This is … Well … This is me … Sort of virtual me if you like … Sitting here in my virtual desert … Communing with my virtual friend … Oh that’s George … A regular Magpie.
 
So imagine me … Well why would I not want to talk about me?  Isn’t that what a blog is for?  Isn’t that what every sane soul … And others too … As I was saying … I do believe that I am entitled to talk about me.  That is all I really know about after all.
 
So … Imagine me sitting there in that desert pondering and musing and engaging in all those other belly-buttonish sort of activities that were so dearly paid for back in the sixties.
 
Well as I was telling George the other day … “George” I said to my dear friend, “Where were you back when I really needed you, when I was was young and the whole world was open to me? Where were you?”
 
Of course George never did give me an answer. He likes to think of himself as … Well back in the old days … Hmmm maybe even today … He thinks of himself as above such petty little problems like survival. 
Imagines himself as one of those lilies of the field I guess.
 
George tells me that everything that has happened is because I made certain choices and allowed such happenings.  Well … Fine for that lily-livered George to say … That way he gets to avoid any sort of uncomfortable discussion about fairness and justice.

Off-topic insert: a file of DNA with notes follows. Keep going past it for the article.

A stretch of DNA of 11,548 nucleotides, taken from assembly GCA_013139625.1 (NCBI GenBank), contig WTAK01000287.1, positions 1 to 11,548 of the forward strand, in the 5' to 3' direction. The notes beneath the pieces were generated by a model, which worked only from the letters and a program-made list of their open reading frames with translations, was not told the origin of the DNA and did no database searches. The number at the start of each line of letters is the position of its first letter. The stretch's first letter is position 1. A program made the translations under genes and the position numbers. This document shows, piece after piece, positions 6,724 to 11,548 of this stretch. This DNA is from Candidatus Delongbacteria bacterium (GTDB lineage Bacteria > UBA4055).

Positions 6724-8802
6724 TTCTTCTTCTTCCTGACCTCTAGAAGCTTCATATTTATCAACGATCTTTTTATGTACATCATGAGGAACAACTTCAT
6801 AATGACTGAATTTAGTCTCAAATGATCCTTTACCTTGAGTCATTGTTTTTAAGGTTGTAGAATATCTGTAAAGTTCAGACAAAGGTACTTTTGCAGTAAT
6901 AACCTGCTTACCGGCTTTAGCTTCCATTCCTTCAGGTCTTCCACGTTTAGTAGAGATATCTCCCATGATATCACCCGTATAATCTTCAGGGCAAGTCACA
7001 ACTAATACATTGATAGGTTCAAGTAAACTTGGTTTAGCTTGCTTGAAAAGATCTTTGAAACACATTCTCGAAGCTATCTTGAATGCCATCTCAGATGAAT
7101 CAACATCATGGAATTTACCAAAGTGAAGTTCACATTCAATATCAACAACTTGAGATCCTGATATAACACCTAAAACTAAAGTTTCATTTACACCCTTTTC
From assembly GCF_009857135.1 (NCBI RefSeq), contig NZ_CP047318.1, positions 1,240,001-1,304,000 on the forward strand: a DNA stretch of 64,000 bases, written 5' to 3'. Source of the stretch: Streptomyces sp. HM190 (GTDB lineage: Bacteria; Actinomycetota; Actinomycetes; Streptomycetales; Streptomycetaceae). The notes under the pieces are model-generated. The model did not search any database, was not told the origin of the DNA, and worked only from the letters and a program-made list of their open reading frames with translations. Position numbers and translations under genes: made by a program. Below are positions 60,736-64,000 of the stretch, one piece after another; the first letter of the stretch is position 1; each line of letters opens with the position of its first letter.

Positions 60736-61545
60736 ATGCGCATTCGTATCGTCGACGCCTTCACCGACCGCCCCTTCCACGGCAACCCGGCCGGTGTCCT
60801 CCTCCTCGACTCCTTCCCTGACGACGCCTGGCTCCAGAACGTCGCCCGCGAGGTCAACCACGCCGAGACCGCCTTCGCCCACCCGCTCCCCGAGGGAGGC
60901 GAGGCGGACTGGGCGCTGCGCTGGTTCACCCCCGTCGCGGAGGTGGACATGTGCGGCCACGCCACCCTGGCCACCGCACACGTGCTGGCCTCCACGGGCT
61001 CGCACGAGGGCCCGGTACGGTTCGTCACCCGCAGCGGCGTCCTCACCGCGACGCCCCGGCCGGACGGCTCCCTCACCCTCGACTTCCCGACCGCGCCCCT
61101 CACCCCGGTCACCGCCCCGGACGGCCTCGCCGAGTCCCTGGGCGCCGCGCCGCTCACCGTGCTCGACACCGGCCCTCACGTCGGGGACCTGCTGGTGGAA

So … I decided I would just let George have his way … I would stop complaining about all the broken things I was finding in this old broken world and I would only associate with positive people and perfect situations and I would show better appreciation for all the wonderful gifts I found all around me.
 
Guess what! That is how I found myself sitting in this desert. The only really real thing I could grasp out of life were handsfull … Hmmm or would that be handfulls … Doesn’t matter I guess what you call it …
So Now what I do is reach out and no matter which direction I look … I finally have found something that is real and honest and lasting … Well yes overall it does shift and change but I am used to that.
 
As I was saying all I need to do is reach out and pick up a handful of sand … Lovely warm golden sand sifting through my fingers. And they say nothing in this world is free.